Getting VMWare Disaster Recovery Right

vm disaster recovery

In a disaster, IT can (theoretically) immediately restore virtualized applications by bringing VMs back online in a secondary site. I say “theoretically” because although this is technically true, there is a lot more to VMware disaster recovery than simply booting up some copied VMs.

IT needs to understand business recovery needs and assign RTO and RPO accordingly, invest in VMware disaster recovery tools, and test DR procedures. It’s a lot of prep work but it’s worth it: you really can bring your VMs online in a matter of minutes if you’ve done your homework and made smart investments.

Know Your Recovery Goals for Virtualized Data

The first step to successful disaster recovery applies to both virtual and physical servers. Identify mission- and business-critical applications and assign optimal recovery point objectives and recovery time objectives (RPO and RTO respectively).

Once you have assigned RTO and RPO by application, plan recovery procedures to reach the objectives. Understand application dependencies and apply them to VM replication schedules, ensuring that all dependent servicers are present and accounted for in the failover environment. Now define the order that VMs should come back online following a disaster and where: failover to the cloud, secondary DR site, or in the primary site following data center recovery.

Invest in VMware Disaster Recovery Tools

IT needs specialized tools to accomplish VMware disaster recovery, and both VMware and third-party vendors are happy to provide them.

If you have a mission-critical VMware installation and specialized VMware admins, consider VMware’s native offerings. VMware Site Recovery Manager (SRM) helps VMware admins plan for VMware disaster recovery with policy-based DR management, automated recovery operations and recovery order, and non-disruptive DR testing. Additional offerings include vSphere Replication for VM-level replication and VMware High Availability that restarts VMs on available servers following server or OS failures. vSphere Storage APIs – Data Protection (VADP) tracks and replicates changed blocks for continuous data protection, enabling IT to replicate changed blocks to secondary sites.

These tools assume that you have a secondary DR site. This is common enough in the enterprise, who often owns multiple data centers and can treat each data centers as a secondary DR site for the others. Smaller companies also use secondary data centers. The most common model is to lease racks in a provider’s data center, although some companies lease and equip their own space.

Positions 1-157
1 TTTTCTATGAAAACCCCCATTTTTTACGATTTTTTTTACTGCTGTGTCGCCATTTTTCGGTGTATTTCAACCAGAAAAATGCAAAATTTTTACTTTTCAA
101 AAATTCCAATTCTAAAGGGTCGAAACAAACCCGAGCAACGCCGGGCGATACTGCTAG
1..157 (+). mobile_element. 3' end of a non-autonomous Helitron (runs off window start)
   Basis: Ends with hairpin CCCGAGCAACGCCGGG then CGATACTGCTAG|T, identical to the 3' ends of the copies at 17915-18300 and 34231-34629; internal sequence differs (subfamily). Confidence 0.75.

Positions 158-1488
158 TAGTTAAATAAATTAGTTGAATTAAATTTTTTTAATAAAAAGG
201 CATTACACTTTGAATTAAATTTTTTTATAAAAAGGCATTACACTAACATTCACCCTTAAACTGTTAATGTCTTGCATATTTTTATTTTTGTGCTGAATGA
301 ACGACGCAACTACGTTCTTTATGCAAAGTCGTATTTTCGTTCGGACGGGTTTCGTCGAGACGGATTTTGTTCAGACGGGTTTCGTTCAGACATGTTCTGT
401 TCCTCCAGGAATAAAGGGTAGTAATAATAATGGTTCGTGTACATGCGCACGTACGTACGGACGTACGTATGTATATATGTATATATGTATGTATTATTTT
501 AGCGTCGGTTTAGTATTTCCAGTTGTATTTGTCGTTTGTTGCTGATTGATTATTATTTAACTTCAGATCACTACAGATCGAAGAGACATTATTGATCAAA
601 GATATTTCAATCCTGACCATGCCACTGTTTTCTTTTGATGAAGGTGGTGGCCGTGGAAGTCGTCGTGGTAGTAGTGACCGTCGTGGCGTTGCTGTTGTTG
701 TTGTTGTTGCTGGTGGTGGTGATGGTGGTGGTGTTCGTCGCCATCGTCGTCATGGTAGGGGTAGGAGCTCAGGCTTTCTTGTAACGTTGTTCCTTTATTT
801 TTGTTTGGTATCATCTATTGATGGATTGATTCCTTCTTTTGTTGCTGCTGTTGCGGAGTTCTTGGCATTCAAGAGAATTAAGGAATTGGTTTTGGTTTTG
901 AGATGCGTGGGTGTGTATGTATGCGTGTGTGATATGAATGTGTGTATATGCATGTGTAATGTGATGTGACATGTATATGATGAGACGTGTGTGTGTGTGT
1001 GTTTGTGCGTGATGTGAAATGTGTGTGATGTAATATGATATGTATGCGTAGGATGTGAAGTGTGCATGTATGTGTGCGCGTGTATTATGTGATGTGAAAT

One of the advantages of replicating VMs to secondary sites is that there is no need to copy the primary site’s hardware and software, which saves money and time. You still need to inventory your data center infrastructure to see what you do and don’t need in the secondary site for your VMware environment. Your secondary site could have commodity servers instead of the top-of-the-line servers in your primary data center. But the site still needs sufficient processing power, energy, and storage for successful application failover. Know what you need: don’t under- or over-spend by subscribing to racks you don’t need, or by over-building your secondary data center.

Does It Have to be VMware?

You’re not shoehorned into buying VMware’s DR tools or leasing secondary data centers. Choices abound and a good thing too, since VMware disaster recovery tools and secondary sites add to the expense and complexity of a VMware installation. If you already have or plan to use a secondary site such as a regional data center, then use it with VMware’s DR offerings or with third-party VMware replication products.

In situations where secondary sites are overkill, consider skipping the secondary site and going straight to the cloud. Here you can easily back up and recover your VMs and failover critical applications as DR as a Service (DRaaS). VMware offers its own version of cloud-based DR via vCloud Air, or go with another vendor’s DRaaS offering.

In a typical third-party DRaaS hosting scenario, IT will use a virtual appliance to run instances of the on-premise VMware environment in the host’s cloud. IT uses VMware vSphere Web Client to deploy a virtual appliance on-premise. IT defines replication groups by full environment or selected VMs, and runs the appliance to target VMs to the cloud.

The service should be capable of scaling from a single VM to an entire VMware network. When and if a disaster occurs, protected servers spin up in the host’s cloud. Authorized users can use the applications over the WAN, preferably using VPN for secure access.

Whether you use VMware’s own DR portfolio or opt for a third-party offering – or mix and match them — look for the following in VMware disaster recovery:

  1. Ease of deployment. Choose products that install easily and scale over time.
  2. Flexible and lower cost alternatives. You don’t have to go all-VMware all the time. Choose VMware products or third-party offerings that best serve your environment.
  3. Simplified management. Even if you have specialized VMware admins on staff, don’t add unnecessary management complexity. Keep it simple.
  4. Planning and testing. Strategically build your VMware disaster recovery plans and don’t skimp on necessary investments. And don’t take your plan’s word for it – test, test, and test again. Consider investing in VMware disaster recovery tool that automate DR testing.